The Jeep Cherokee is 182 inches long, 72 inches wide, and 66 inches tall, with a 106-inch wheelbase. Picking the 4WD system adds just about an inch to the height of the Cherokee and comes with a variety of wheel and tire options. Ground clearance ranges from 5.8 inches to 7.8 inches depending on the 4WD system and tires selected. The approach angle for the Cherokee is 18.9 degrees with a departure angle of 25 degrees. The Cherokee weighs in between 3,655 and 4,107 pounds depending on options and 4WD systems. The Jeep Compass is 175 inches long, 71 inches wide, and 65 inches tall, with a 103-inch wheelbase. The 4WD Compass adds an inch to its height and sits on 17-inch wheels with all-terrain tires. The Compass has 8.5 inches of ground clearance and the same 17/25 approach and departure angles as the Cherokee. The Compass sports a curb weight of 3,184 to 3,633 pounds, as the Select terrain system adds 40 plus pounds to the vehicle. Overall, the Compass is going to be a smaller, lighter package compared to the Jeep Cherokee. Both vehicles have good ground clearance, and the Compass gets nearly the same fuel economy ratings as the Cherokee. 4WD Compass models will be fairly comparable off-road, but the Cherokee offers more in terms of off-road capabilities with the 4WD systems that are available, the greater ground clearance options, and the more rugged structure of the vehicle.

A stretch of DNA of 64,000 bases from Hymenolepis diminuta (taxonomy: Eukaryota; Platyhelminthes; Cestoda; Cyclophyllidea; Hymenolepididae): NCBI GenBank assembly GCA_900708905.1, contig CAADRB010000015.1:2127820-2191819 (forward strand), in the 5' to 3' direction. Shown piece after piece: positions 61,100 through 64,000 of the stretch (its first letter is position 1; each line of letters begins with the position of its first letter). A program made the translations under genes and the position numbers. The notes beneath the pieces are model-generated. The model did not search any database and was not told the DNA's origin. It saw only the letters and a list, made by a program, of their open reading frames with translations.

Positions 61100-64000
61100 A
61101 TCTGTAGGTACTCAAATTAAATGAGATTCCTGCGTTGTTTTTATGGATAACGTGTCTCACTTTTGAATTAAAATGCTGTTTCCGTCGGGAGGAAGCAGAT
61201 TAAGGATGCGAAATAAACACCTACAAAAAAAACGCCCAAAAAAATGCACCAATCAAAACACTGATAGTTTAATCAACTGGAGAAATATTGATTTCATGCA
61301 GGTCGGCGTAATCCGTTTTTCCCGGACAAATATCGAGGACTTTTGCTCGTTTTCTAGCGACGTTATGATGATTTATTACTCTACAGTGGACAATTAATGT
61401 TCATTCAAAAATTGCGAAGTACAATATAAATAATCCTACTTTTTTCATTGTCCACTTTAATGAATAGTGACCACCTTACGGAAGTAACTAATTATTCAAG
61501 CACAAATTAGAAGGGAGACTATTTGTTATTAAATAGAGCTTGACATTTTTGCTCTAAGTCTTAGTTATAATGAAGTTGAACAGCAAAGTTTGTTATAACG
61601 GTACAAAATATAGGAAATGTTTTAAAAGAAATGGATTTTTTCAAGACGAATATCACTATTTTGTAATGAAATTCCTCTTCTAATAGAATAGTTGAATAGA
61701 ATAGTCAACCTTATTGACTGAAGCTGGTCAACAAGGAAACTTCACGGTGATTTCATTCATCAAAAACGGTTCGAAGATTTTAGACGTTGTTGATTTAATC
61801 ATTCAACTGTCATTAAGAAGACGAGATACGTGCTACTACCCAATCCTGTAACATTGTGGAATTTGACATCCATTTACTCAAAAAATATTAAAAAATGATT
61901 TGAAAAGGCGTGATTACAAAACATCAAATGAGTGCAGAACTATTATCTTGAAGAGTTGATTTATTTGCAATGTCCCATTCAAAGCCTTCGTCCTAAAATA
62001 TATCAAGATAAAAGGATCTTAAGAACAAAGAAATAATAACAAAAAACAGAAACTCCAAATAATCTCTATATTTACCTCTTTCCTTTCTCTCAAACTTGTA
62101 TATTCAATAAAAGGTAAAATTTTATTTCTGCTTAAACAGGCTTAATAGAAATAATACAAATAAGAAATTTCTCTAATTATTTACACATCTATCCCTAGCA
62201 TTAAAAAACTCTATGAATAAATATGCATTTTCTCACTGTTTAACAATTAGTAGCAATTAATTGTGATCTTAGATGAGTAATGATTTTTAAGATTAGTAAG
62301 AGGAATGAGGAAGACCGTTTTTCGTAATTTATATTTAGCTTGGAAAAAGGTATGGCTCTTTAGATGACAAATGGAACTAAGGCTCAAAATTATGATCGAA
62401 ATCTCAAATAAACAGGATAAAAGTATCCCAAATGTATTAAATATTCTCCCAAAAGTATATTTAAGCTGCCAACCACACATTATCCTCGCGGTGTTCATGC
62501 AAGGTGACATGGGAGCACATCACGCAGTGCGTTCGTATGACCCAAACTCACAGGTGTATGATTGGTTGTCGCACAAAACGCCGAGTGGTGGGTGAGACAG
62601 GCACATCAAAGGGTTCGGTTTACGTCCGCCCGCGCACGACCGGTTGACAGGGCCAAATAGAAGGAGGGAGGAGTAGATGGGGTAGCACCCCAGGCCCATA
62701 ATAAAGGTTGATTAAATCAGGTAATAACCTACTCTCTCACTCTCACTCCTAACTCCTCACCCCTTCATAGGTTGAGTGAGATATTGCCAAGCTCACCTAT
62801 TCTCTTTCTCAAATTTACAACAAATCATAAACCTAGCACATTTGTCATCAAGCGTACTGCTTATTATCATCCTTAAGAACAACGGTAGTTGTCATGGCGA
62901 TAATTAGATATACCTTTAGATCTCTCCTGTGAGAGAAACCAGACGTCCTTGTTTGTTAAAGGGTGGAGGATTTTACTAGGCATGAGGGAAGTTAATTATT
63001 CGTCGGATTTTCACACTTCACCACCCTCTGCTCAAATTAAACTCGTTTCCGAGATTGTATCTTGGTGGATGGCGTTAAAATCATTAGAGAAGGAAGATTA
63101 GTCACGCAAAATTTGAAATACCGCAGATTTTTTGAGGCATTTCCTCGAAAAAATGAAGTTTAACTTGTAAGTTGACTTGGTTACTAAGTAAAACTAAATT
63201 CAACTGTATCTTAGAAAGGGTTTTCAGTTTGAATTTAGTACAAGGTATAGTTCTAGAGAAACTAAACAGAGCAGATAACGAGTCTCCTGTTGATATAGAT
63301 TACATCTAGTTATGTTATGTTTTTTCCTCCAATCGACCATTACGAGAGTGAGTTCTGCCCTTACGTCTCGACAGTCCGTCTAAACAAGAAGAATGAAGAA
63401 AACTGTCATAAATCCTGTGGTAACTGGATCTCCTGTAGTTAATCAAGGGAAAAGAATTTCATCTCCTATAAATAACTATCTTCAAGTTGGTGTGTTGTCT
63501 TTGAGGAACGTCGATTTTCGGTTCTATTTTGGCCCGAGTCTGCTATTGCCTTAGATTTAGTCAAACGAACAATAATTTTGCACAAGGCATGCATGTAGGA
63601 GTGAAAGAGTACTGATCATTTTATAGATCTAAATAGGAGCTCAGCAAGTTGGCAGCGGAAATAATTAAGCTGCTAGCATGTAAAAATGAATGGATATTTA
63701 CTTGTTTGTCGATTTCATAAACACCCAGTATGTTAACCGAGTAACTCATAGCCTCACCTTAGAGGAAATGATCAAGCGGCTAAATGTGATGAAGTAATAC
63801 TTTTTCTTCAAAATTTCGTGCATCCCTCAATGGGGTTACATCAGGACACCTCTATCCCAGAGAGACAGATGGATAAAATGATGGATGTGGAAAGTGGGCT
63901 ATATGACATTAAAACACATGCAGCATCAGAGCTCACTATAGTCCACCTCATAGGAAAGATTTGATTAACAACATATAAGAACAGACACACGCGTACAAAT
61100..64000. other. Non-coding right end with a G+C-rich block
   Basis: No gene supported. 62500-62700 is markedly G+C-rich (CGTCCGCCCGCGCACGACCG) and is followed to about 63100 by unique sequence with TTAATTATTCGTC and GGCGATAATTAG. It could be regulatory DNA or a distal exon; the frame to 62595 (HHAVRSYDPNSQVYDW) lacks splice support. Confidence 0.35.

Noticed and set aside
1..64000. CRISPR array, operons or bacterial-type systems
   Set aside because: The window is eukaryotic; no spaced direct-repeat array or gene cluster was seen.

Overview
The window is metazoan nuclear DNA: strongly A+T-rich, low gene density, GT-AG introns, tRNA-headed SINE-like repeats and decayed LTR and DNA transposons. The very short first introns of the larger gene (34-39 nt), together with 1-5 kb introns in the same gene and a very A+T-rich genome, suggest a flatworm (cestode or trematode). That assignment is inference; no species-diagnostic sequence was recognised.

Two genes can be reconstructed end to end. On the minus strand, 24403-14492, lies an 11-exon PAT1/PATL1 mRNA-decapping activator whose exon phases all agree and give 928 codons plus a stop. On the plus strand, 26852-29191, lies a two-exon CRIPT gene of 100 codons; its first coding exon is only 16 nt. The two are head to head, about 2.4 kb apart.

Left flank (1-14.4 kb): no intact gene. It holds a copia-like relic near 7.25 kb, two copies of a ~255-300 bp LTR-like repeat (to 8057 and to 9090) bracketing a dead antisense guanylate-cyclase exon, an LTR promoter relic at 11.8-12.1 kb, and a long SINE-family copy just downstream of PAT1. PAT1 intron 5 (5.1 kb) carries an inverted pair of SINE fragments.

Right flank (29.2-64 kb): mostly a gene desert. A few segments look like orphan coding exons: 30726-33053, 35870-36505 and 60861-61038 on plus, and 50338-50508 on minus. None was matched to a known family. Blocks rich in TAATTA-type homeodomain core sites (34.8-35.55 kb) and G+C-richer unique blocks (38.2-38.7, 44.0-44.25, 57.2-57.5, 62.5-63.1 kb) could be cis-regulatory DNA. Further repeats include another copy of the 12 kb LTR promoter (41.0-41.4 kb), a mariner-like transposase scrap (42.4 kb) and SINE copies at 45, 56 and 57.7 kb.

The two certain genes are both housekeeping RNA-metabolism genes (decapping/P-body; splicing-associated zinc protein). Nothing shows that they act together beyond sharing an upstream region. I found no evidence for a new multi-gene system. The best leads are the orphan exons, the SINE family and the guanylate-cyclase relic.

3. Interior Features